Rep. Bill Roberts (R-Jasper) sponsored a bill that gives coal companies several tax incentives the state typically offers to manufacturers. Roberts said he is proud that the legislation was the first job incentive bill to pass so far.
Both Roberts and Sen. Greg Reed (R-Jasper), who carried the bill in the Senate, have been clear that the new tax incentives were meant to entice a possible project from Walter Energy. Officials with the company plan to place a mine near northern Tuscaloosa County. The lawmakers say the operation could create 500 new jobs and inject $1 billion into the area economy.
Another bill sponsored by Roberts concerning the coal industry will come up for a vote in the House of Representatives on Tuesday. This measure concerns the coal severance tax, which generates around $2.7 million a year. Roberts’ legislation will make the distribution of the tax revenue linked to each county’s level of coal production.
Both Roberts and Reed said there is no real system for distributing revenue from the tax. For example, Reed said Winston County receives no funds from the tax despite being the fifth largest coal-producing county in Alabama.
Rep. Richard Baughn (R-Lynn) said he hopes to see approval of two bills that would allow some companies in Alabama to keep much of the money they withhold from employees for state income tax. Proponents say it will create jobs by helping companies that either have built or plan to build in Alabama. Opponents, however, say it will allow lawmakers to raid the Education Trust Fund to help large corporations.
Reed also introduced a bill that would give K-12 teachers a $300 annual stipend for classroom supplies. Though it was initially challenged by a handful of Democrats who wanted to increase the amount, the measure has received significant support and recently made it out of the Senate. Reed said it is moving through the House of Representatives, and he expects it to pass.
Reed said he also expects the Senate to see a bill regarding the abuse of the drug psuedophedrine, the active ingredient found in Sudafed, which is used to make crystal meth. Reed said he expects the bill next week to enter the Senate Health Committee, which he chairs.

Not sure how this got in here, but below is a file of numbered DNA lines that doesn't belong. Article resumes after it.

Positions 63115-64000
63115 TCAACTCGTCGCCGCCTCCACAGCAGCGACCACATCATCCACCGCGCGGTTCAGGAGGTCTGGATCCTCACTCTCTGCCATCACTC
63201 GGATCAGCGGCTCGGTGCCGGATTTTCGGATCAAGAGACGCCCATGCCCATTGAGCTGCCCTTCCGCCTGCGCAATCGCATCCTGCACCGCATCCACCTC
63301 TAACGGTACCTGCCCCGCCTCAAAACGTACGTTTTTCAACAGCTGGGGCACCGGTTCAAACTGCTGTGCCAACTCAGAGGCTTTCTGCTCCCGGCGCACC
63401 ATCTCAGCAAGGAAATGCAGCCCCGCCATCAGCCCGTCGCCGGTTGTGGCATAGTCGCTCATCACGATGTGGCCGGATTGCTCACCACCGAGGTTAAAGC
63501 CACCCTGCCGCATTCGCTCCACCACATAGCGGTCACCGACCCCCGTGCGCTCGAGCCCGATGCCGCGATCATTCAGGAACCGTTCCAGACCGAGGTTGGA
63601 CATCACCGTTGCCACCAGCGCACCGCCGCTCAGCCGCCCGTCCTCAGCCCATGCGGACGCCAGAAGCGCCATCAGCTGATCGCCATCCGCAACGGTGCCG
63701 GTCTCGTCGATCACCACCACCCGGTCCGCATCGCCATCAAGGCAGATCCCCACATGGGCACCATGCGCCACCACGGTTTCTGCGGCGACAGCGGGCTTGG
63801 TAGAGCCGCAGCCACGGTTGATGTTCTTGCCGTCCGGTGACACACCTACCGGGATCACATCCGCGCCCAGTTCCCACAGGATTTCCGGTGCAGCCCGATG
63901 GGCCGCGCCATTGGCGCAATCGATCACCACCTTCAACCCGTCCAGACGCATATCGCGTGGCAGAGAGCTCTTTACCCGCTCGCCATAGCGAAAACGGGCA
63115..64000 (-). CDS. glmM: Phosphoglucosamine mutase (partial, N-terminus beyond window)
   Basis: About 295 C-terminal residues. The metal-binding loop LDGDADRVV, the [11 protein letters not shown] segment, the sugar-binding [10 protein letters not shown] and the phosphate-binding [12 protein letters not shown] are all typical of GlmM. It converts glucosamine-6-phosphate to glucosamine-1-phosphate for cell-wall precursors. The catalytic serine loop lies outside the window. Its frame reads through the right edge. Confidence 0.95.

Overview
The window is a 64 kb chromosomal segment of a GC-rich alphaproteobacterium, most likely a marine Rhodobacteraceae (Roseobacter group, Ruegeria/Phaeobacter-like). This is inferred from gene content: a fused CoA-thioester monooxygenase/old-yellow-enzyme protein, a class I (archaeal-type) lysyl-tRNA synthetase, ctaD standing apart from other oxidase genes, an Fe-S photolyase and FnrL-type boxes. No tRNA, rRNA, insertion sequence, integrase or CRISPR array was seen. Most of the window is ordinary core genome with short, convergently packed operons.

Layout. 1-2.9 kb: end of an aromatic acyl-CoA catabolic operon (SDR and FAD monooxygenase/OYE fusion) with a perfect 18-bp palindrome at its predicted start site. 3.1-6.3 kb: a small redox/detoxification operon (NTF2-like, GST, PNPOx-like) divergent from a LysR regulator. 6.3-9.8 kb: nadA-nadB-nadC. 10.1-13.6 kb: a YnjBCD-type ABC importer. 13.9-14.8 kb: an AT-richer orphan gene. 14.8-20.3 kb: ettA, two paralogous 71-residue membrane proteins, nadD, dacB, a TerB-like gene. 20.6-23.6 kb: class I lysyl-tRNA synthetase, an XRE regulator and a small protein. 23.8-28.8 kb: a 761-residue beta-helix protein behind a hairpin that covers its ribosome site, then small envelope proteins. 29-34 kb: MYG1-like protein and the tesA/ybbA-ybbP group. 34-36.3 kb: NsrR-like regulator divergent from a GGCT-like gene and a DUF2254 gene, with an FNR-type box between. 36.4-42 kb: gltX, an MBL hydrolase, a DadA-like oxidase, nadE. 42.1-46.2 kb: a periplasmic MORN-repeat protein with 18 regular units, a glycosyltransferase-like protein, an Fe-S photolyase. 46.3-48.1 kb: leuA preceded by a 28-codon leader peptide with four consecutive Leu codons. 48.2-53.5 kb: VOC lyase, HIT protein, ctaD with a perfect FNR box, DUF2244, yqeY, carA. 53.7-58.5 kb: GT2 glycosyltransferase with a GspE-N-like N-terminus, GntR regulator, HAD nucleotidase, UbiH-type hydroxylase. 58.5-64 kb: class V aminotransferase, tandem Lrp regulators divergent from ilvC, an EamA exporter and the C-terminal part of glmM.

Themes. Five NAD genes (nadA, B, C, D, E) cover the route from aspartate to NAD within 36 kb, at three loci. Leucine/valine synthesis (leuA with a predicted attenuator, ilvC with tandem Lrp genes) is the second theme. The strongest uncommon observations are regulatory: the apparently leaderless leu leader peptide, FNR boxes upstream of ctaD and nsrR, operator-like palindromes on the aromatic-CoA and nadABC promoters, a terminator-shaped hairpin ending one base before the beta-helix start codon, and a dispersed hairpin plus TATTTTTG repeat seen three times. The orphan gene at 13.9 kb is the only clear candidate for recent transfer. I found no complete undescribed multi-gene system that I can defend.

Though Reed sponsored a bill making psuedophedrine a prescription drug, he said he will likely support new legislation that requires the medication only be sold at licensed pharmacies.
Reed said he also expects the Legislature to pass a bill he is sponsoring that calls for a tax holiday for items related to storm preparation.
Baughn said he hopes the Senate take action on several bills that have passed the House. They include the following:
• A bill making looting a Class C felony.
• A bill that restricts protests near funerals. The legislation is a direct response to the Westboro Baptist Church, which has gained national attention for protesting the funerals of American troops. The congregation claims American casualties are linked to the country’s tolerance of homosexuals.
• The “Heroes for Hire” bill, which offers tax incentives for businesses that offer jobs to recently deployed or discharged troops who are unemployed.
Walker County’s local legislators said some of the major issues coming up in this year’s legislative session include the following:
• Budgets: The state’s general fund is expected to have a shortfall between $300 million and $400 million. That, coupled with recent news of Alabama Medicaid officials making a $81 million accounting error, makes significant cuts to departments and services practically unavoidable, Reed said.
Despite the general budget woes, Reed said the state saw an increase in tax revenue earmarked for Alabama’s Education Trust Fund, which could mean level funding for state schools during the next fiscal year.
• Roberts said the Alabama Legislature will likely look to repeal the 60 percent pay raise lawmakers gave themselves in 2007. Baughn said lawmakers also hope to put an end to an automatic cost of living increase for legislators.
“We should only get a pay raise when all state workers do,” he said.
• Legislators will likely consider bills regarding charter schools for lower performing school districts. However, Roberts said the bill would not concern either school district in Walker County.
• Lawmakers will look at revisions to the state’s immigration law, which has been challenged in court by several civil liberties groups.
• Reed said he expects to see a law concerning low-cost, non-profit spay and neuter clinics like Alabama Spay/Neuter in Irondale. Members of the state Board of Veterinary Examiners have challenged such clinics saying they violate Alabama law because they are not owned by a licensed veterinarian. Several lawmakers have introduced bills to protect the non-profit clinics. Reed said he expects proposed legislation from both sides of the issue.
• Reed said legislation covering the licensing of midwives in Alabama could be considered during this year’ legislative session. He said he has set up a subcommittee to meet with representatives from both sides of the debate.